This post was originally published on October 6, 2012. I recently rediscovered it and decided to republish it with a few updates.
Geometric symmetry in nature is often a sign of unperturbedness, as if nothing has interfered with a natural process and that its effects at each step are simply scaled-up or scaled-down versions of each other. For this reason, symmetry is aesthetically pleasing, and often beautiful. Consider, for instance, faces. Symmetry of facial features about the central vertical axis is often translated as the face being beautiful, not just by humans but also monkeys.
This is only one example of one of the many forms of symmetry’s manifestation. When it involves geometric features, it’s a case of geometrical symmetry. When a process occurs similarly both forward and backward in time, it is temporal symmetry. If two entities that don’t seem geometrically congruent at first sight rotate, move or scale with similar effects on their forms, it is transformational symmetry. A similar definition applies to all theoretical models, musical progressions, knowledge and many other fields besides.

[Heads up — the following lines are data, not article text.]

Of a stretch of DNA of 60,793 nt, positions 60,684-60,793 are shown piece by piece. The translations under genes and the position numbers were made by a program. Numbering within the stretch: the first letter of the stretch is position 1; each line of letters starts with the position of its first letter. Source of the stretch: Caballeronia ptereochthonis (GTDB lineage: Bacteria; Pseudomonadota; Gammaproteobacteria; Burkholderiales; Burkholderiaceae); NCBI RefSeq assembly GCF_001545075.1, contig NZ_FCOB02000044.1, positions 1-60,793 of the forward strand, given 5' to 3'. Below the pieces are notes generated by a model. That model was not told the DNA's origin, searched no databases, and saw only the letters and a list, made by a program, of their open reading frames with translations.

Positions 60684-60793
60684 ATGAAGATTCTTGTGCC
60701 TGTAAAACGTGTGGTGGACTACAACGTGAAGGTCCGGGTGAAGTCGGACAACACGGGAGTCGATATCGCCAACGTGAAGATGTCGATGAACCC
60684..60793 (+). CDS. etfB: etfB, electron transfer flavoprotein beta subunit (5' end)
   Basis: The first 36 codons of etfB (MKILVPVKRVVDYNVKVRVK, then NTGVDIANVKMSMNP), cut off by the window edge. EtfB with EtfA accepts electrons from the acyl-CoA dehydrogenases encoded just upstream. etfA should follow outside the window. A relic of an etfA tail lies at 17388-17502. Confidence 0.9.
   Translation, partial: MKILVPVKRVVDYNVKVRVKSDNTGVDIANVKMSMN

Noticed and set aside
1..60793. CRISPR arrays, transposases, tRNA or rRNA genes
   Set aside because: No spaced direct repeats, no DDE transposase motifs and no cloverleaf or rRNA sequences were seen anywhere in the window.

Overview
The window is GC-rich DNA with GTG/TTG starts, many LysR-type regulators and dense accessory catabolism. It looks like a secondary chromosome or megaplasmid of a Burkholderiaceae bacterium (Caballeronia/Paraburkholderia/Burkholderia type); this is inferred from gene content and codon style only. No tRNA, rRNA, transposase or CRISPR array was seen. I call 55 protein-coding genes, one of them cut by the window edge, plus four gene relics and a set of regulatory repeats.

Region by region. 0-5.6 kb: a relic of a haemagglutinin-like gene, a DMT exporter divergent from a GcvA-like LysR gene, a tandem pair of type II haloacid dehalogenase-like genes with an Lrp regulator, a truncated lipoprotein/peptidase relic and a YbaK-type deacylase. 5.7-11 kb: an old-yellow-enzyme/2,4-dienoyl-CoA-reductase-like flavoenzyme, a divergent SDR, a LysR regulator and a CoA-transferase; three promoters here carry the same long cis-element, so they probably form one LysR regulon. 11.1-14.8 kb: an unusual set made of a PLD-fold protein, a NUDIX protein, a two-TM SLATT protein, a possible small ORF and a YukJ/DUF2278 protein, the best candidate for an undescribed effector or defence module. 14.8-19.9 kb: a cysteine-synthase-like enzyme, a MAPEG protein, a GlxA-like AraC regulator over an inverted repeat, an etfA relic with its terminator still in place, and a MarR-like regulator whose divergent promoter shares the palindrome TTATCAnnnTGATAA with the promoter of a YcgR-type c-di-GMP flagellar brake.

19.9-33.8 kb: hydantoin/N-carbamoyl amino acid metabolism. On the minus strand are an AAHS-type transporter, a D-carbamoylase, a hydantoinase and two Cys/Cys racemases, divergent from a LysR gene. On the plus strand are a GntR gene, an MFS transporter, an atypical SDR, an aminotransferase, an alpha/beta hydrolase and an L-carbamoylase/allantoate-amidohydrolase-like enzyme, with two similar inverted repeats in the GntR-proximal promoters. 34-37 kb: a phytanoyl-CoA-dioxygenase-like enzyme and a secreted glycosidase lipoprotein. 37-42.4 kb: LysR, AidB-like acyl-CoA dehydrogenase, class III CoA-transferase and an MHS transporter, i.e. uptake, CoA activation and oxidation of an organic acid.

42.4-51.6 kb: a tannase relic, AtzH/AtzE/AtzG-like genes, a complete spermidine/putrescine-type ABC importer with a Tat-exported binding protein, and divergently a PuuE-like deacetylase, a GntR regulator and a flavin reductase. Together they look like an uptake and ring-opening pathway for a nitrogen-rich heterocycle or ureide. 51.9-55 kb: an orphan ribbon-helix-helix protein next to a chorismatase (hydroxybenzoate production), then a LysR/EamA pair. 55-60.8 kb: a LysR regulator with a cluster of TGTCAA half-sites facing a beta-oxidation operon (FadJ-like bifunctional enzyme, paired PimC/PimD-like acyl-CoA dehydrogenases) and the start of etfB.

One of the first (postulated) instances of symmetry is said to have occurred during the Big Bang, when the universe was born. A sea of particles was perturbed 13.75 billion years ago by a high-temperature event, setting up anecdotal ripples in their system, eventually breaking their distribution in such a way that some particles got mass, some charge, some spin, some all of them, and some none of them. This event is known as electroweak symmetry-breaking. Because of the asymmetric properties of the resultant particles, matter as we know it was conceived.
Many invented scientific systems exhibit symmetry in that they allow for the conception of symmetry in the things they make possible. A good example is mathematics. On the real-number line, 0 marks the median. On either sides of 0, 1 and -1 are equidistant from 0; 5,000 and -5,000 are equidistant from 0; possibly, ∞ and -∞ are equidistant from 0. Numerically speaking, 1 marks the same amount of something that -1 marks on the other side of 0. Characterless functions built on this system also behave symmetrically on either sides of 0.